The third thing we need to do is to always include playing for enjoyment and expression in our daily practice routine. Personally, if I only have a few minutes left in my practice time, I'll stop working on improvement and play for fun with an exclusive focus on expression. I find that this is a great way to stay motivated and remind myself why I got into music to begin with. When you do this, just make sure to pick pieces, etudes, or exercises that you enjoy and can play easily. Make sure to ignore mistakes and instead, focus on enjoying and expressing your music.

Strategy: Repetition Amount & Practice Time

Finally, and perhaps most importantly, we need to learn how to work smarter rather than harder in the practice room. Like I mentioned before, it’s okay if practice feels mentally demanding — it will most of the time — but it should never feel physically exhausting. (Check out my previous post on how MPE and MME help you improve faster). In addition to exerting more physical effort, working harder is often equated with more repetitions and more time in the practice room.

Fortunately, scientific research on this topic shows that we can get way more out of our practice by making our goals improvement-based rather than time or repetition-based (like I mentioned earlier). For example, instead of planning on practicing for 30 minutes and doing 10 repetitions of each phrase, we can make our goals much more specific. Here are a few examples:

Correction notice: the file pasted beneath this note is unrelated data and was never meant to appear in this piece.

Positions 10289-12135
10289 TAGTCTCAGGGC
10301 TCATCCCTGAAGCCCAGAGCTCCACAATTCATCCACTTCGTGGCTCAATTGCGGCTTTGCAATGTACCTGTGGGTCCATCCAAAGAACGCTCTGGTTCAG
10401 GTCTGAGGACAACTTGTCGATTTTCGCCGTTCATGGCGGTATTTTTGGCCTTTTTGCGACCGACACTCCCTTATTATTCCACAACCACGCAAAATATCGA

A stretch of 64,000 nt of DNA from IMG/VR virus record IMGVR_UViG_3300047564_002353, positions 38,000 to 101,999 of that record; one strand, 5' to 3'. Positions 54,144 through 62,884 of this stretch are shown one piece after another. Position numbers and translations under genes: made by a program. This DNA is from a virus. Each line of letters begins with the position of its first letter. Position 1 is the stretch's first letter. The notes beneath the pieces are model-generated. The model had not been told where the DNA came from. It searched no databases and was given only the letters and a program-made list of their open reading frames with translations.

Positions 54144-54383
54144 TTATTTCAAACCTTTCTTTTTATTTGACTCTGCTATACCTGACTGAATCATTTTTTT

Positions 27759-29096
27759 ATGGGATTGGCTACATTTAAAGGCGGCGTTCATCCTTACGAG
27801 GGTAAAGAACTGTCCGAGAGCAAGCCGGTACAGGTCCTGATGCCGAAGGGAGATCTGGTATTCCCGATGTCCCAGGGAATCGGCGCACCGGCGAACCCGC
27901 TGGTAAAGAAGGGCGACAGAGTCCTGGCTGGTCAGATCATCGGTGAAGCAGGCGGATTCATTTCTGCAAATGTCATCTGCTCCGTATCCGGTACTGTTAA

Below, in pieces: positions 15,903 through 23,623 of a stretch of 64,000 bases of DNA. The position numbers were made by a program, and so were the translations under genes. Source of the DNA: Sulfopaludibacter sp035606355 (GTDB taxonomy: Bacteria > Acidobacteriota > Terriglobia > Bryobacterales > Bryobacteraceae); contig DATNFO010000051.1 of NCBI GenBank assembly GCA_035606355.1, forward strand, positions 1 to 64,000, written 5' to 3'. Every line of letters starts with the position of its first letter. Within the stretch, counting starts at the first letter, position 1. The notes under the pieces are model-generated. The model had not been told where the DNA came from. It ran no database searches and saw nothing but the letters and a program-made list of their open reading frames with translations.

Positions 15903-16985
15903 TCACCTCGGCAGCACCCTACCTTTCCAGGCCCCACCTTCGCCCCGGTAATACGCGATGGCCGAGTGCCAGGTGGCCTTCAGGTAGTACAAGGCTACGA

• Select 6 challenge spots (CSs) and play them with rhythmic accuracy.

  • Memorize the fingering for the first musical phrase of a specific piece.

  • Select 3 CSs and play them slowly & with good tone.

  • Develop 3 dynamic shapes for the first section of a specific piece.

  • Select 4 CSs and, after being able to play them smoothly at a slow tempo, work on increasing tempo a bit.

  • *NOTE: The key is to be specific and to keep your goals simple and attainable.

What you will find with this approach is that you will make more progress in less time than you would have with a time-based or repetition-based goal. Practice time is certainly important but we need to think about it in terms of a limit rather than a goal. For example, limit your practice sessions to a maximum of 60 minutes (e.g., it could be 10 minutes, 30 minutes, 15 minutes, etc.).

Do the same thing for repetitions. Aim for a maximum of the same amount of repetitions it took you to play the phrase correctly in the first place and a minimum of half as many times. For example, if it takes you 10 attempts to memorize the fingering of a musical phrase, repeat that phrase 5-10 times correctly from memory before moving on to the next CS.

This ratio of incorrect to correct repetitions for improvement is supported by scientific research but it is not absolute. The same research suggests that doing more repetitions than the maximum may result in diminishing returns but it also points out plenty of exceptions. The key is to stay focused. Once distraction kicks in, it's time to move on. Try these two strategies this week and let me know how they work for you!